TOP - January 2021 Vol 14, No 1
The January issue of The Oncology Pharmacist (TOP) contains important news and updates for today’s oncology pharmacist, including highlights from recent national and international virtual conferences, exploring best practices in value-based performance in cancer care, strategies for providing high-quality and affordable care to patients during the COVID-19 pandemic, ongoing efforts to address social determinants of health and their effect on the delivery of healthcare, and the latest data on the safety and efficacy of novel agents and combination regimens for the treatment of patients with hematologic malignancies and solid tumors.
The COVID-19 pandemic has had a profound impact on cancer care delivery in the United States—for the worse, but also for the better. Although access to high-quality care has certainly been compromised, the pandemic has also driven innovation, according to information presented at the 2020 ASCO Quality Care Symposium by experts who discussed recent healthcare transformations from the perspectives of community oncology and a larger healthcare system.
This section provides a brief overview of new cancer drugs approved by the FDA between November 25, 2020, and December 18, 2020.
Sotorasib, an investigational small-molecule inhibitor of the KRAS p.G12C mutation, demonstrated promising activity and encouraging safety in patients with advanced solid tumors, in particular those with non–small-cell lung cancer (NSCLC), in the preliminary phase 1 CodeBreaK 100 trial.
Xevinapant, an investigational antagonist of IAPs (inhibitor of apoptosis proteins), prolonged overall survival (OS) in patients with locally advanced head and neck squamous-cell carcinoma (HNSCC) when added to chemoradiotherapy, according to an updated analysis of a phase 2 clinical trial that was presented at the 2020 European Society for Medical Oncology congress.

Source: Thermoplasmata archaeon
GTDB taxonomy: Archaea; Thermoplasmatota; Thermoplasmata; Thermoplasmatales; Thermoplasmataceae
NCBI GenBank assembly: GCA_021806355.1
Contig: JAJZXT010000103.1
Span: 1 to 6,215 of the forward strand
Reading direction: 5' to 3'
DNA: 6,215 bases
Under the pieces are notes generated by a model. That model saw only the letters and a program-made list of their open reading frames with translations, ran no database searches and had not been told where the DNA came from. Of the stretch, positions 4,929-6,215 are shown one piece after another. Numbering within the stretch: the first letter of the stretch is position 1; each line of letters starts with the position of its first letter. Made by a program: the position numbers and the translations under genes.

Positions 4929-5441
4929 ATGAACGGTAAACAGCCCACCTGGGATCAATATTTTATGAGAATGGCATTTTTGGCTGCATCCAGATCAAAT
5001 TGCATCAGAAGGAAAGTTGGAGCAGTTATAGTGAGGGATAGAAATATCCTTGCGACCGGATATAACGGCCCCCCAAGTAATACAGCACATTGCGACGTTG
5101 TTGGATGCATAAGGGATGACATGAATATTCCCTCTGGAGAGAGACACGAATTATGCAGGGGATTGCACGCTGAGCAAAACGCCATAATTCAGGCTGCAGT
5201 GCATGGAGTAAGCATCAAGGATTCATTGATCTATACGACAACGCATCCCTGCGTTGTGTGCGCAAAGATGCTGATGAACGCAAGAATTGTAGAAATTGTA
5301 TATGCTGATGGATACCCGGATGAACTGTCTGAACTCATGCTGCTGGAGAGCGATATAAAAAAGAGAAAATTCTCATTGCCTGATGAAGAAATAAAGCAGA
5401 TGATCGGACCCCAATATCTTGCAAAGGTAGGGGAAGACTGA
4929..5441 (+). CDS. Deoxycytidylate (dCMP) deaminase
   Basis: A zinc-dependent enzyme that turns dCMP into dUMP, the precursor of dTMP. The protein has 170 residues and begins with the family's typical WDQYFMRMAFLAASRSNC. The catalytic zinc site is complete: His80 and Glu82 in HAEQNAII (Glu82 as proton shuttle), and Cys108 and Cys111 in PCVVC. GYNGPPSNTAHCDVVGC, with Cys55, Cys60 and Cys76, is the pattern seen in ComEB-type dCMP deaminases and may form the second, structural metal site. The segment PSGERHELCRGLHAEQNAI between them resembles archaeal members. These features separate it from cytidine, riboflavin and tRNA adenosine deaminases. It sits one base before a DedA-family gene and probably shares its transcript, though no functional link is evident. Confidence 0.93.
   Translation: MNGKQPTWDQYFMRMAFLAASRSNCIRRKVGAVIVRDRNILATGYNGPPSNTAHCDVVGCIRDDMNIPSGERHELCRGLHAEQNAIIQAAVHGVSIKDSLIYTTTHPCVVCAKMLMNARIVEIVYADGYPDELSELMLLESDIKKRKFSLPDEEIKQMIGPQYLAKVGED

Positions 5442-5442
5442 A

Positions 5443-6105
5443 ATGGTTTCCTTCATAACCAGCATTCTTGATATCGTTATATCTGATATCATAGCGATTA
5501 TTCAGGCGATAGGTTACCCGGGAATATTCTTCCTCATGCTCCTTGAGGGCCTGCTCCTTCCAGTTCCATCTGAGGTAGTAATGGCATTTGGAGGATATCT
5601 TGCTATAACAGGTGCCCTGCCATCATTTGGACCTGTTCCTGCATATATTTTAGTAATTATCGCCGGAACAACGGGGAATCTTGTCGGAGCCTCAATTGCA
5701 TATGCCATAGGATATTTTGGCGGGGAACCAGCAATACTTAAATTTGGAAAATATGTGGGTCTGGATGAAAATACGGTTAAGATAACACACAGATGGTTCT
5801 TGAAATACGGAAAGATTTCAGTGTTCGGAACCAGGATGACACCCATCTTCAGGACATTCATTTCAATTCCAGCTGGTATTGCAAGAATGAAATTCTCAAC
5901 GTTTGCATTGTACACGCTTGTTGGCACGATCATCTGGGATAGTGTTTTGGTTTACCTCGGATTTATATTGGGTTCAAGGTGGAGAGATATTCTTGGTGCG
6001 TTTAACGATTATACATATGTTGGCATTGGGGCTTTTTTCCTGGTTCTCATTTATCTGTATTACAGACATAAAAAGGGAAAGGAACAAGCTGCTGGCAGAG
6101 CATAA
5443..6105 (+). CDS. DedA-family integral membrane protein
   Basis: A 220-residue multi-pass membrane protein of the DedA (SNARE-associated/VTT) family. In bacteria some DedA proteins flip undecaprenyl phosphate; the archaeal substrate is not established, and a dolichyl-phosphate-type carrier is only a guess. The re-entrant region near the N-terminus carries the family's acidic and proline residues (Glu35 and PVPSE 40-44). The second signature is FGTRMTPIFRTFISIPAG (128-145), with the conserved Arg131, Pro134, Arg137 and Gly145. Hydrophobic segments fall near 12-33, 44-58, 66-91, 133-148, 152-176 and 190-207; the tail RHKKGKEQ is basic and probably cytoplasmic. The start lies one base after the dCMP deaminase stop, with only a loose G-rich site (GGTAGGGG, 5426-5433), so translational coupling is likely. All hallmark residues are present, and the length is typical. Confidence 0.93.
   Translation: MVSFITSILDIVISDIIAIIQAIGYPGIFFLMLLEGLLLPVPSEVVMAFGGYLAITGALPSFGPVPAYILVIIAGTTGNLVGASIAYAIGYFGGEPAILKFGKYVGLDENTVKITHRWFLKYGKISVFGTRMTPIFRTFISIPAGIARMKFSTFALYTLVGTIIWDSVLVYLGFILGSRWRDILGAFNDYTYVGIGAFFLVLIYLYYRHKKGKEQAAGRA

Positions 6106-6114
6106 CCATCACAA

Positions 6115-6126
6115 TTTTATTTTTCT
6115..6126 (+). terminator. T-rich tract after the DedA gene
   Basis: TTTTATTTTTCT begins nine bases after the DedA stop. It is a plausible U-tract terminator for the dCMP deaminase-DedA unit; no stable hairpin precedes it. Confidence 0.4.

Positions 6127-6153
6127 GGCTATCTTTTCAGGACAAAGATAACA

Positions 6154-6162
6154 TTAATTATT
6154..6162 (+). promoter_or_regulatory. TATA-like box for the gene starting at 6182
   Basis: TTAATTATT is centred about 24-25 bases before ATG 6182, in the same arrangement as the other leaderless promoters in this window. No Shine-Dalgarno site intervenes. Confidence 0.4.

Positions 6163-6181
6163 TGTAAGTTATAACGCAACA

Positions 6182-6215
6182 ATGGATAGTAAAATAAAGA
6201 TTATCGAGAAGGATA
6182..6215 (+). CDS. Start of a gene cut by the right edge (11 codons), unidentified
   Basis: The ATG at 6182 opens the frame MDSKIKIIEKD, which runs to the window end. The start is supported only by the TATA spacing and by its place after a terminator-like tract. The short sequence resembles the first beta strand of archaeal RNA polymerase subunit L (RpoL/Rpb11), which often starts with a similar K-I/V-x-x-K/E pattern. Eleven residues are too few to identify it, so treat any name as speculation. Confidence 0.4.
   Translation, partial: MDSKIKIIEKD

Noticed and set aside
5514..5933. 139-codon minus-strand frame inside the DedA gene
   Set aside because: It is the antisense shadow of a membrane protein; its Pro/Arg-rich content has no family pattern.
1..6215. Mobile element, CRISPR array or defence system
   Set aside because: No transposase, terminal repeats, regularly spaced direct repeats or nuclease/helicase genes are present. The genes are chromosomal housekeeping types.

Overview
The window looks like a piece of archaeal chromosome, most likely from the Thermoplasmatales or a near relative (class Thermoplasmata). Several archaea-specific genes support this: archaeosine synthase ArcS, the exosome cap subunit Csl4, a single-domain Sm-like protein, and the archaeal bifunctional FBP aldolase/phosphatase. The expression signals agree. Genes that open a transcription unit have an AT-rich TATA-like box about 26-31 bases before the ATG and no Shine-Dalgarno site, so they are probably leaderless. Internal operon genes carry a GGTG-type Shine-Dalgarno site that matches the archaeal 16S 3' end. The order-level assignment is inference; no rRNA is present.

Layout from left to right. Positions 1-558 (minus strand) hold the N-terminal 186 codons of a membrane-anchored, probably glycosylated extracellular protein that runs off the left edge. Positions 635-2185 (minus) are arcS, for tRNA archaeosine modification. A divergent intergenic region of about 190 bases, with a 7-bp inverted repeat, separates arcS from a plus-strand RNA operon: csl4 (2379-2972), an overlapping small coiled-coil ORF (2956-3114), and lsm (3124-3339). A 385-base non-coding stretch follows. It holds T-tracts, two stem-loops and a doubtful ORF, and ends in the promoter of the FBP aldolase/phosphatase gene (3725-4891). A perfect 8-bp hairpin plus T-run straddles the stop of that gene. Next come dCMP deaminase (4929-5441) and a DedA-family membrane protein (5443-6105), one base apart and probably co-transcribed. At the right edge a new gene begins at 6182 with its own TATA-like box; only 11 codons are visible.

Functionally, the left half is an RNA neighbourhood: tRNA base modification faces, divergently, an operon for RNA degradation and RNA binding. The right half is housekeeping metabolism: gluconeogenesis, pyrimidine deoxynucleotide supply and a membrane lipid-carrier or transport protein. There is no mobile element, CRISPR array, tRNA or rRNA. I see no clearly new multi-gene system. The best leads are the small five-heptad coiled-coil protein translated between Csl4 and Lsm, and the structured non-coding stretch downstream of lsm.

Targeted therapy has improved survival for patients with cancer across a broad spectrum of disease sites, but until recently, progress has been slow in applying the use of targeted therapies in the treatment of patients with cholangiocarcinoma (CCA).
First-line treatment with the high-affinity, highly potent PD-1 inhibitor cemiplimab-rwlc (Libtayo) significantly improved overall survival (OS) and progression-free survival (PFS) compared with standard platinum-based chemotherapy in patients with advanced non–small-cell lung cancer (NSCLC) and PD ligand 1 (PD-L1) expression on at least 50% of tumor cells.
Lorlatinib (Lorbrena) significantly improved progression-free survival (PFS) and intracranial response rates compared with the former standard of care, crizotinib (Xalkori), as first-line treatment for patients with advanced ALK-positive non–small-cell lung cancer (NSCLC), as reported in a planned interim analysis of the CROWN trial.
Protecting patients with cancer from financial hardship could save more than money. According to data presented at the 2020 ASCO Quality Care Symposium, mitigating the financial burden of cancer treatment on patients could save lives as well.
Cancer does not discriminate based on social status, race, income, or education, but that does not mean that it is an equal-opportunity killer.
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Results 1 - 10 of 20
Results 1 - 10 of 20